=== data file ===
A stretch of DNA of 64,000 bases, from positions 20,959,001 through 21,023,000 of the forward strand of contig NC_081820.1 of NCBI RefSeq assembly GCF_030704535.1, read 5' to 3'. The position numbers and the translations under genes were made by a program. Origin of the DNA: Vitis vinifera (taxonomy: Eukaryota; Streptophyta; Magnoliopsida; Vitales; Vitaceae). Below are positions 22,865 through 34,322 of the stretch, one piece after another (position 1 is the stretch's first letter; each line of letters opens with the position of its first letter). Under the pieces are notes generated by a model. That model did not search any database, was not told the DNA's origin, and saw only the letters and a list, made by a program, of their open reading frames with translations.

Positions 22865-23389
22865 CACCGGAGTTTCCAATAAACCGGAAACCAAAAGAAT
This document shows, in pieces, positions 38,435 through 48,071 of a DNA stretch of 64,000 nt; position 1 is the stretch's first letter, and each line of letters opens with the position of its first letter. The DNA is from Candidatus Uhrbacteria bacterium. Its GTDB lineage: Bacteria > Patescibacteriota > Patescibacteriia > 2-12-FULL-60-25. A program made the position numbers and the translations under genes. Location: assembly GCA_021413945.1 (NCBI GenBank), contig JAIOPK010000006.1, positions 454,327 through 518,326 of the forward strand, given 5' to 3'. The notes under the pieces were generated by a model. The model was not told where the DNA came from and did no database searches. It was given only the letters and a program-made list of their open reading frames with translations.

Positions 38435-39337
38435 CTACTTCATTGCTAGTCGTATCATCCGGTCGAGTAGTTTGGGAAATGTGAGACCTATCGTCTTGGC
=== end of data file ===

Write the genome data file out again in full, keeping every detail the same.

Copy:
A stretch of DNA of 64,000 bases, from positions 20,959,001 through 21,023,000 of the forward strand of contig NC_081820.1 of NCBI RefSeq assembly GCF_030704535.1, read 5' to 3'. The position numbers and the translations under genes were made by a program. Origin of the DNA: Vitis vinifera (taxonomy: Eukaryota; Streptophyta; Magnoliopsida; Vitales; Vitaceae). Below are positions 22,865 through 34,322 of the stretch, one piece after another (position 1 is the stretch's first letter; each line of letters opens with the position of its first letter). Under the pieces are notes generated by a model. That model did not search any database, was not told the DNA's origin, and saw only the letters and a list, made by a program, of their open reading frames with translations.

Positions 22865-23389
22865 CACCGGAGTTTCCAATAAACCGGAAACCAAAAGAAT
This document shows, in pieces, positions 38,435 through 48,071 of a DNA stretch of 64,000 nt; position 1 is the stretch's first letter, and each line of letters opens with the position of its first letter. The DNA is from Candidatus Uhrbacteria bacterium. Its GTDB lineage: Bacteria > Patescibacteriota > Patescibacteriia > 2-12-FULL-60-25. A program made the position numbers and the translations under genes. Location: assembly GCA_021413945.1 (NCBI GenBank), contig JAIOPK010000006.1, positions 454,327 through 518,326 of the forward strand, given 5' to 3'. The notes under the pieces were generated by a model. The model was not told where the DNA came from and did no database searches. It was given only the letters and a program-made list of their open reading frames with translations.

Positions 38435-39337
38435 CTACTTCATTGCTAGTCGTATCATCCGGTCGAGTAGTTTGGGAAATGTGAGACCTATCGTCTTGGC